Let's try the ranking exercise again. This time look around at coworkers or friends and try to rank them, and yourself, based on the perceptions that others in the organization might have. Separate the rankings into two categories; skills vs. perceptions. Can someone who has great skills be perceived to have organizational problems and end up on the top of one list and bottom of the other? Henry has great diplomatic skills, but he is perceived to be slow, bombastic, pompous, turgid and not a good team player. If so, how valuable is Henry to the organization, really?

Now let's ask a key question. Ignoring my technical skills; "How do others in the company perceive me?" Am I perceived as a valuable contributor or a boat anchor? Try these questions on for size:

  • Am I a team player?
  • Am I reliably on time and available when something is needed?
  • Am I absent at critical times or frequently absent (for whatever reason)?
  • Can I be counted on to look and act professionally?
  • Can the boss depend on delegated work getting done right without having to follow-up?
  • Am I supportive to the people who need assistance?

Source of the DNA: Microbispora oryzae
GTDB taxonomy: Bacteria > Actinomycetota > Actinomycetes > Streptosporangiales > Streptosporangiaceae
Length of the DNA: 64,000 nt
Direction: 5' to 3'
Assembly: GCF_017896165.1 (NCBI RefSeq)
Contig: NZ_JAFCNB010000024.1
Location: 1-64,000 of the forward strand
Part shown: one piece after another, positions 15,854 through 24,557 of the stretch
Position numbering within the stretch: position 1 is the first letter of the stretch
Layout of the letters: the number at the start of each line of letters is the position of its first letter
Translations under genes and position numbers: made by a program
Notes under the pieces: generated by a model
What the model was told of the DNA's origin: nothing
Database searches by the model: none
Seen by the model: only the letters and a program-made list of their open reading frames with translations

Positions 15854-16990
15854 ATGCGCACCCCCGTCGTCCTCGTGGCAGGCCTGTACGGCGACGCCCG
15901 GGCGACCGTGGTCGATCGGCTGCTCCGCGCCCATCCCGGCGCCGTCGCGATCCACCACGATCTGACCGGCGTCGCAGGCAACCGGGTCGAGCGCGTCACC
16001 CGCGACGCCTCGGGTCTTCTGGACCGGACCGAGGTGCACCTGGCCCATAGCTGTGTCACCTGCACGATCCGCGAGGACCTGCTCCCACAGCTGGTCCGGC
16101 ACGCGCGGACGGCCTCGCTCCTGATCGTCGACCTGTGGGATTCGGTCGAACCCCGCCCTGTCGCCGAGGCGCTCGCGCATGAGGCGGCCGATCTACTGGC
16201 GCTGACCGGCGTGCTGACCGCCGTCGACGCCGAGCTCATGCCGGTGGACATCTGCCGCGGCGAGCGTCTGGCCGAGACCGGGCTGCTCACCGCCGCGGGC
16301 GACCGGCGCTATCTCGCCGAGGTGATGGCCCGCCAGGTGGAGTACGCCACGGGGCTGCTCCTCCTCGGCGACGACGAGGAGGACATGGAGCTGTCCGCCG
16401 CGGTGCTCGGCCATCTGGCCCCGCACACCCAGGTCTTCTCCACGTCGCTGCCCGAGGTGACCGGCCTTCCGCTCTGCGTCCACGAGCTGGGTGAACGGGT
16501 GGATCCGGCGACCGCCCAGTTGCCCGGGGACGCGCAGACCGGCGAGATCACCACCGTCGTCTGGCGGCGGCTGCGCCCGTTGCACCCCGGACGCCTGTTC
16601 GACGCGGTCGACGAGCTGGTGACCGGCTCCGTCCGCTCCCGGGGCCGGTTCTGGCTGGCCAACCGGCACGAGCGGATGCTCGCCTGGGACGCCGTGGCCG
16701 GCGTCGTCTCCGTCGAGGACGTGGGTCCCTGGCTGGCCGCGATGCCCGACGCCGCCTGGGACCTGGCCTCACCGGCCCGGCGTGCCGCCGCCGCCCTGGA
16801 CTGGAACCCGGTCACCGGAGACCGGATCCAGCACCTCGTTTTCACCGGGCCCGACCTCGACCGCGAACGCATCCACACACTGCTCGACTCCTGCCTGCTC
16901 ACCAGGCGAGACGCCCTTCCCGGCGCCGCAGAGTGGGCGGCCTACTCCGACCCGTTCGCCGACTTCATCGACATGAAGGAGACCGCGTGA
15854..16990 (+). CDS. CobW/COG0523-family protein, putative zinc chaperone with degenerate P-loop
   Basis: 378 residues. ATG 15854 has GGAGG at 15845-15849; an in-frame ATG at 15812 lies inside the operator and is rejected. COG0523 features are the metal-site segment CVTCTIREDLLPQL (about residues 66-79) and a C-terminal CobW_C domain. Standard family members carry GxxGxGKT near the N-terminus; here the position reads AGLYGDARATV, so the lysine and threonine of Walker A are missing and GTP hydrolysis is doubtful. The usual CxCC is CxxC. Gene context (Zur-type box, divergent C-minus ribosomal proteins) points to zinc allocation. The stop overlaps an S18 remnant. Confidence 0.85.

• Do our customers like interfacing with me?
  • Do other managers and staff see and  hear how I contribute?
  • Am I proactive and independent or reactive and dependant?
  • Am I perceived as spending more time chatting with other people than doing work?
  • Can I positively represent the company image at community events?
  • Do I appear to be more concerned with having fun in the office than getting work done?
  • Do I seem to have a lot of extra time on my hands?
  • Do I appear to abuse privileges such as casual Friday or flexible schedules?
  • Do I seem to use company policy as an excuse to not get the job done?
  • Does the boss feel comfortable delegating responsibilities to me that are outside my normal work scope?
  • Am I perceived to be interminably negative?
  • Am I constantly a grump that everyone is afraid to talk to? [my own personal weakness- at least the boss thinks so]

And the list goes on. As an interesting exercise, try brainstorming more items for the perception list with some friends. I'll bet you recognize some negative perceptions about a  coworker. If you have that opinion, it's a bet that managers, customers and the boss may have the same thoughts. I wonder if your coworker realizes how much the negative perception could be career limiting? 

So now what perceptions do you think the rest of the company has about you?  Are you comfortable with the way you are perceived, or is it time to consider making a few improvements?

Remember you don't have to be the best, but you absolutely have to be better than the competition. Perception is just like the backpacker's tennis shoes helping you avoid the grizzly of layoffs and cutbacks.


MLTWEB is owned by Michael L. Taylor, C.P.M.  Mail:  
Materials prepared by Mike may be shared for supply chain education, provided that this source is credited and no fee is charged. The rights for any other use are withheld.
Copyright;  Michael L. Taylor, C.P.M.